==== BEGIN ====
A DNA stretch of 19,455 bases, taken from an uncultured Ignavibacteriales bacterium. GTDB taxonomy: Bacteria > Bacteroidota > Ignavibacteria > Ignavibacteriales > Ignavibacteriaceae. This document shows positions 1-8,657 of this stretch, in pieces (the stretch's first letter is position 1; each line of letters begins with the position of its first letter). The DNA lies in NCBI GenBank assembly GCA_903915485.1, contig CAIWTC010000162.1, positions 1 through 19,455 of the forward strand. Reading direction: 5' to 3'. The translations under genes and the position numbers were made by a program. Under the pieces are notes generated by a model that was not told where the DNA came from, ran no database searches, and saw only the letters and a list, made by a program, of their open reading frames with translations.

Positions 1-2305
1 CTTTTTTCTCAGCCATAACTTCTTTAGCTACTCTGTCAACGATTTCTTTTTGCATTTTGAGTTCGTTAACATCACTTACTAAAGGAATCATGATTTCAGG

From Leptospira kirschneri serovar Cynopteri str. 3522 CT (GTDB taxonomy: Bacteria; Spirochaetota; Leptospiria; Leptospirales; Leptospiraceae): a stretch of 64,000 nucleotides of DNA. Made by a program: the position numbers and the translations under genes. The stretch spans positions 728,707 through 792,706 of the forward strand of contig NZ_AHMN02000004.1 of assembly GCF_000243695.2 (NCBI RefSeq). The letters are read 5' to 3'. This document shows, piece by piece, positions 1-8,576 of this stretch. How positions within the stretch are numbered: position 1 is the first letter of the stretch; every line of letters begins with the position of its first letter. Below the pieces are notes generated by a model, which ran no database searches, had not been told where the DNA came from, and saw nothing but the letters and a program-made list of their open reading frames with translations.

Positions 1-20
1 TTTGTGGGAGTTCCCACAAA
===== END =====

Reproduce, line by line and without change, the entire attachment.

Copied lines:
A DNA stretch of 19,455 bases, taken from an uncultured Ignavibacteriales bacterium. GTDB taxonomy: Bacteria > Bacteroidota > Ignavibacteria > Ignavibacteriales > Ignavibacteriaceae. This document shows positions 1-8,657 of this stretch, in pieces (the stretch's first letter is position 1; each line of letters begins with the position of its first letter). The DNA lies in NCBI GenBank assembly GCA_903915485.1, contig CAIWTC010000162.1, positions 1 through 19,455 of the forward strand. Reading direction: 5' to 3'. The translations under genes and the position numbers were made by a program. Under the pieces are notes generated by a model that was not told where the DNA came from, ran no database searches, and saw only the letters and a list, made by a program, of their open reading frames with translations.

Positions 1-2305
1 CTTTTTTCTCAGCCATAACTTCTTTAGCTACTCTGTCAACGATTTCTTTTTGCATTTTGAGTTCGTTAACATCACTTACTAAAGGAATCATGATTTCAGG

From Leptospira kirschneri serovar Cynopteri str. 3522 CT (GTDB taxonomy: Bacteria; Spirochaetota; Leptospiria; Leptospirales; Leptospiraceae): a stretch of 64,000 nucleotides of DNA. Made by a program: the position numbers and the translations under genes. The stretch spans positions 728,707 through 792,706 of the forward strand of contig NZ_AHMN02000004.1 of assembly GCF_000243695.2 (NCBI RefSeq). The letters are read 5' to 3'. This document shows, piece by piece, positions 1-8,576 of this stretch. How positions within the stretch are numbered: position 1 is the first letter of the stretch; every line of letters begins with the position of its first letter. Below the pieces are notes generated by a model, which ran no database searches, had not been told where the DNA came from, and saw nothing but the letters and a program-made list of their open reading frames with translations.

Positions 1-20
1 TTTGTGGGAGTTCCCACAAA